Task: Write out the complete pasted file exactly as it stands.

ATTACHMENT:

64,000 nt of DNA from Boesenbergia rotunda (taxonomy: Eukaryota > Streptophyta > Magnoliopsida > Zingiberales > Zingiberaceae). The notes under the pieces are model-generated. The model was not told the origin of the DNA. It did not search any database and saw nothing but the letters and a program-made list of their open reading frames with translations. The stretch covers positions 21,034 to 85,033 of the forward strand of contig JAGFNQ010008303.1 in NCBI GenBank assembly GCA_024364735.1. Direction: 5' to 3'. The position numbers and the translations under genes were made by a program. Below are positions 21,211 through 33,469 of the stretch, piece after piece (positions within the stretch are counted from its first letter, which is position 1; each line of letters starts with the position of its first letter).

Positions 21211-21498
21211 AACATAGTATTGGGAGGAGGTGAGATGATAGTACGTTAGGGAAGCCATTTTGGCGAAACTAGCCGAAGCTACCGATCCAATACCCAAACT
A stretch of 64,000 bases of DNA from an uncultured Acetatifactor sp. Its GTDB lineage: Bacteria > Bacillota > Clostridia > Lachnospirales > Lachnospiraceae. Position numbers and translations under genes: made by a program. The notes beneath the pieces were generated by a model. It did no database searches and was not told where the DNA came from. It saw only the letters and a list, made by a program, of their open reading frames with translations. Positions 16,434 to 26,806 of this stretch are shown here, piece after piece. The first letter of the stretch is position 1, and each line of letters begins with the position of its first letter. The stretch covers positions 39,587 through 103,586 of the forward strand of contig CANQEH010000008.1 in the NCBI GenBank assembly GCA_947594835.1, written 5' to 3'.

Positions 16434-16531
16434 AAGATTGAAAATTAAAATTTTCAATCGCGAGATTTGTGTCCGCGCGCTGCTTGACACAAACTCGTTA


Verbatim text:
64,000 nt of DNA from Boesenbergia rotunda (taxonomy: Eukaryota > Streptophyta > Magnoliopsida > Zingiberales > Zingiberaceae). The notes under the pieces are model-generated. The model was not told the origin of the DNA. It did not search any database and saw nothing but the letters and a program-made list of their open reading frames with translations. The stretch covers positions 21,034 to 85,033 of the forward strand of contig JAGFNQ010008303.1 in NCBI GenBank assembly GCA_024364735.1. Direction: 5' to 3'. The position numbers and the translations under genes were made by a program. Below are positions 21,211 through 33,469 of the stretch, piece after piece (positions within the stretch are counted from its first letter, which is position 1; each line of letters starts with the position of its first letter).

Positions 21211-21498
21211 AACATAGTATTGGGAGGAGGTGAGATGATAGTACGTTAGGGAAGCCATTTTGGCGAAACTAGCCGAAGCTACCGATCCAATACCCAAACT
A stretch of 64,000 bases of DNA from an uncultured Acetatifactor sp. Its GTDB lineage: Bacteria > Bacillota > Clostridia > Lachnospirales > Lachnospiraceae. Position numbers and translations under genes: made by a program. The notes beneath the pieces were generated by a model. It did no database searches and was not told where the DNA came from. It saw only the letters and a list, made by a program, of their open reading frames with translations. Positions 16,434 to 26,806 of this stretch are shown here, piece after piece. The first letter of the stretch is position 1, and each line of letters begins with the position of its first letter. The stretch covers positions 39,587 through 103,586 of the forward strand of contig CANQEH010000008.1 in the NCBI GenBank assembly GCA_947594835.1, written 5' to 3'.

Positions 16434-16531
16434 AAGATTGAAAATTAAAATTTTCAATCGCGAGATTTGTGTCCGCGCGCTGCTTGACACAAACTCGTTA